For the Government, the key will be how the rules of the ‘safeguard mechanism’ (which allocates absolute historical emissions baselines for facilities, not companies, with direct emissions of 100 ktCO2e per year or more) can be implemented to include baselines which decline over time in line with increasing emissions reductions goals. The next few months will be a critical period for the development of the safeguard mechanism’s key design and operational features as the final rules will be hotly debated. Designed effectively, the safeguard mechanism could translate to being a baseline and credit mechanism that meets emissions reduction goals and become the primary long-term approach to manage emissions growth.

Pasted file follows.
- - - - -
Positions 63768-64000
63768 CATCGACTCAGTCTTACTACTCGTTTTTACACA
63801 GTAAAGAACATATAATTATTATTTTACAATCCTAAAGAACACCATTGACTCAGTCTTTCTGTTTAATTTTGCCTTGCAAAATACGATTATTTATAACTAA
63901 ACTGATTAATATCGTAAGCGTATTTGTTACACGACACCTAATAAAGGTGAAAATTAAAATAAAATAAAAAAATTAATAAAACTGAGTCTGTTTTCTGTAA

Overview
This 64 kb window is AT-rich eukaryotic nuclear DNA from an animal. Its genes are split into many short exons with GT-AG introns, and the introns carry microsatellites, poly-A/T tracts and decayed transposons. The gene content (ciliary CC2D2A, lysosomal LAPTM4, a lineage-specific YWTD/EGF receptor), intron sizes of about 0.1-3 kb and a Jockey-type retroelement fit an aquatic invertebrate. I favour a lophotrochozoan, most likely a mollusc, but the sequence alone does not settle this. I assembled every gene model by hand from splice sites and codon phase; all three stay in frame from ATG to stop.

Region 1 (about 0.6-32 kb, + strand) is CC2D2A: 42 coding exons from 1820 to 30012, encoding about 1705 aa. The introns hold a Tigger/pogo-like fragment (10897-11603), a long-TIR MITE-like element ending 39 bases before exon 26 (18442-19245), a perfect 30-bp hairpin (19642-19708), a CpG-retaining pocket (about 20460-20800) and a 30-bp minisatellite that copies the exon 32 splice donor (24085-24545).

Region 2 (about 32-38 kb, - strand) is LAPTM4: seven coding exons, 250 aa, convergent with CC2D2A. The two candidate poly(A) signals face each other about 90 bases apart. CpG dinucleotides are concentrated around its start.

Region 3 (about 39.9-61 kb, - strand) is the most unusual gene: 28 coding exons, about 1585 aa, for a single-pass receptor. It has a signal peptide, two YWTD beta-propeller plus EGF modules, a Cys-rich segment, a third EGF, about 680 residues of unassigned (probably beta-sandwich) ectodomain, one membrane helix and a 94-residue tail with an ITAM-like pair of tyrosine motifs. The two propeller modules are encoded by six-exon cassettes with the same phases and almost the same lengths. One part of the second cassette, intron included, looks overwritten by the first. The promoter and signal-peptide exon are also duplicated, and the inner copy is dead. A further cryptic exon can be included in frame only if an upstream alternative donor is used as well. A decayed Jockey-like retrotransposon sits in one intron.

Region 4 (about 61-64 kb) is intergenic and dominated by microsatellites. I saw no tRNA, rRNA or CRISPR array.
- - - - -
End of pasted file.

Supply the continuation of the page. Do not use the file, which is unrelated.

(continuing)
For the opposition Labor party, the question will be how their plans for an emissions trading scheme will effectively cap emissions and keep open opportunities to link and trade with other international markets.
If Australia is to be competitive and harness economic growth opportunities in a low-carbon world, we need to align our targets with key trading partners and implement the most efficient cost effective market mechanisms as part of our policy suite. The domestic policy response must provide an incentive for the discovery and deployment of least-cost abatement opportunities. Effectively pricing carbon through market-based approaches can achieve the twin goals of economic growth and emissions reduction while ensuring Australia has an effective and stable long-term policy.